The San Francisco Opera is batting a thousand where young singers are concerned this season. There, see? A gesture of goodwill to local sports fans. Boy, the “Niners” really took a “beating” in “game two,” huh? Anyway, where were we? Read more »
It was a night a-tingle with excitement at the Metropolitan Opera House. At least part of this lay in never knowing when vocal protests might explode (verbally) somewhere in the auditorium.
There was wonder and magic Wednesday night in Philly when The Philadelphia Chamber Music Society presented British tenor Mark Padmore and American pianist Jonathan Biss in a recital devoted to the songs of Schumann, Tippett, and Fauré. Read more »
Gotham Chamber Opera, which began to operate twelve years ago with a double bill of Bohuslav Martinu’s quirky little pieces, opened its 2014-15 season with two more, Alexandre bis (Alexander, twice) and Comedy on the Bridge.
America hasn’t exactly been vigorous about commemorating the 250th anniversary of the death of Jean-Philippe Rameau.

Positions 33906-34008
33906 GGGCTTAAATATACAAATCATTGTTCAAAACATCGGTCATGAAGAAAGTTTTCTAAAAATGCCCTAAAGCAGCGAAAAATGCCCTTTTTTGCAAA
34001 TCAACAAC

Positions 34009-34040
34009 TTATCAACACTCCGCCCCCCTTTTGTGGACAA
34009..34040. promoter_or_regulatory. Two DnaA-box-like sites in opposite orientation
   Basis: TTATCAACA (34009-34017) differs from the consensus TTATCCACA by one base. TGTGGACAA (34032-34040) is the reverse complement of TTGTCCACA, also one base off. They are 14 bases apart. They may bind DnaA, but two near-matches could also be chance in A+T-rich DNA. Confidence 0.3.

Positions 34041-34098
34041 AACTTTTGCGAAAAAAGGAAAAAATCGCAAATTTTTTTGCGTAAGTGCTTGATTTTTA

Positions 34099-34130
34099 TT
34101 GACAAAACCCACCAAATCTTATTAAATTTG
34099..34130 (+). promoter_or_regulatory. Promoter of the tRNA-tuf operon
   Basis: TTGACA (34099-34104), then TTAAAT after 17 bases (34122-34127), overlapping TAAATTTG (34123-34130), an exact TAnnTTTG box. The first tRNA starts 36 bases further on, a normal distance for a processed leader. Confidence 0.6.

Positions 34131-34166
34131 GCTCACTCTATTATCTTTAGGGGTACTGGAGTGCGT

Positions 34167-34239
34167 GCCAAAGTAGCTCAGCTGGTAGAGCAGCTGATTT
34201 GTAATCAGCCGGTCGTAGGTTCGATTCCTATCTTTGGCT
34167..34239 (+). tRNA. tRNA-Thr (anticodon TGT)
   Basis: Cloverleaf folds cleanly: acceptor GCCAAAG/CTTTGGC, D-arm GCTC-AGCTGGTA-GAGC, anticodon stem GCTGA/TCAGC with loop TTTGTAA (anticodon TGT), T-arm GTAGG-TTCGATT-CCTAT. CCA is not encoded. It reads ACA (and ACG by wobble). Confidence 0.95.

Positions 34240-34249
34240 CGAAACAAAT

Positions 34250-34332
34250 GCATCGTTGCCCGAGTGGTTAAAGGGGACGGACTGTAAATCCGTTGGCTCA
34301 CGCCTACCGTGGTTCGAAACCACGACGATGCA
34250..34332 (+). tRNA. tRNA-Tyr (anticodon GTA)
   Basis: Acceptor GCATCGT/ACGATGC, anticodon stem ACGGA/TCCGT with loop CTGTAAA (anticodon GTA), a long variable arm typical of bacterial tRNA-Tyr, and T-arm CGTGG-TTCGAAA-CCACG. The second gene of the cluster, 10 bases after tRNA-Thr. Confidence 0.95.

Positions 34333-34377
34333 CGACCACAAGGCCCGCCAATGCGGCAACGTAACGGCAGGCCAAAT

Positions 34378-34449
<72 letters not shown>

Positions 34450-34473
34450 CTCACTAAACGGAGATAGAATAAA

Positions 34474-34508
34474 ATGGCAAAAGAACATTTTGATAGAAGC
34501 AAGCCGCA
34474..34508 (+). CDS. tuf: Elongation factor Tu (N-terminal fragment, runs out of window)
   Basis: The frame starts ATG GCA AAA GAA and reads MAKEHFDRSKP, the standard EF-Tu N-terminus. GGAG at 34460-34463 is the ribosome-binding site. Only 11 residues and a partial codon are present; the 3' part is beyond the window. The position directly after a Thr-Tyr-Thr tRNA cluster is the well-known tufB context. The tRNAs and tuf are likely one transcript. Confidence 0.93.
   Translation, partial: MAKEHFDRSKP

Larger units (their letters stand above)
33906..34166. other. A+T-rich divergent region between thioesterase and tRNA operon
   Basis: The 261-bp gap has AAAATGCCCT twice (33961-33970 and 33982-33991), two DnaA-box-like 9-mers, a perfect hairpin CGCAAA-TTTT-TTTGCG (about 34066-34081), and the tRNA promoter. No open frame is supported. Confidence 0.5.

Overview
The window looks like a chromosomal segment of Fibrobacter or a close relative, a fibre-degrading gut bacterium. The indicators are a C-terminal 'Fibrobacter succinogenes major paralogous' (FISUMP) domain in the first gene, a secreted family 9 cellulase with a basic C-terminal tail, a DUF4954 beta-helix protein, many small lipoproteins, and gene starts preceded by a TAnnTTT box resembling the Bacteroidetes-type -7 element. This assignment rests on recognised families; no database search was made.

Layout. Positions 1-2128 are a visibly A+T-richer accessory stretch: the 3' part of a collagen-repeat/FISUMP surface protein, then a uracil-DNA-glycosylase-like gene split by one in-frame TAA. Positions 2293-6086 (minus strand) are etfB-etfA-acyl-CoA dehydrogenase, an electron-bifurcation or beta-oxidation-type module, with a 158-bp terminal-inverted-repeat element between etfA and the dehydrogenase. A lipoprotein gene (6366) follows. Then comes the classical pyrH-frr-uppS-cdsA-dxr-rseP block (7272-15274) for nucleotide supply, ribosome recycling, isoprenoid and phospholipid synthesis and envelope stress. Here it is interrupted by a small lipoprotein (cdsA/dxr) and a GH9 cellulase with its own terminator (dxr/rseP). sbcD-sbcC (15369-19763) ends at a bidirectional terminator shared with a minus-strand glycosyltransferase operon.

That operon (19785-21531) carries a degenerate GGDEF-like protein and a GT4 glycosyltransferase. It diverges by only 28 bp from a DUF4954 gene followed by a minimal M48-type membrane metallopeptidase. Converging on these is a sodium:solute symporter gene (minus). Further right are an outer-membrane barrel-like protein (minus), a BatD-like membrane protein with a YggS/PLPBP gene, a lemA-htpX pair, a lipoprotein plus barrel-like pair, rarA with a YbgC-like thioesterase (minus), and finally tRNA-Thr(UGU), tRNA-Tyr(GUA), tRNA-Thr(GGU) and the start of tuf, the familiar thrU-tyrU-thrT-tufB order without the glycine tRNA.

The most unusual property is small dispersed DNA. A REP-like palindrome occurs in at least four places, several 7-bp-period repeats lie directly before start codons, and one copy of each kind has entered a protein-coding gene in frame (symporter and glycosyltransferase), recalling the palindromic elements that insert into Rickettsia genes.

Passion propels more operas than almost any other human emotion; however, many musical dramas have a very different sort of passion—the final days of Jesus—as their subject.
The rediscovery of Franco Faccio’s Amleto, a curious score that last week, via Baltimore Concert Opera, received its first performances since 1871, reminds us just how tough an act Giuseppe Verdi was to follow.
When Richard Wagner reached into the past and revised Gluck’s Iphigénie en Aulide, he went beyond the accepted boundaries of tinkering and more or less created a new work that’s fomented aesthetic debates ever since.
The big news out of the Bay this week, of course, is that David Gockley, after ten years at the helm here and over forty in opera, has decided not to pull a Bloomberg/Galupe-Borszkh.
Giacomo Puccini’s horse-opera version of “Snow White and the Seven Dwarfs,” La Fanciulla del West, based on David Belasco’s play, The Girl of the Golden West, enjoyed the status of a curate’s egg for quite a while.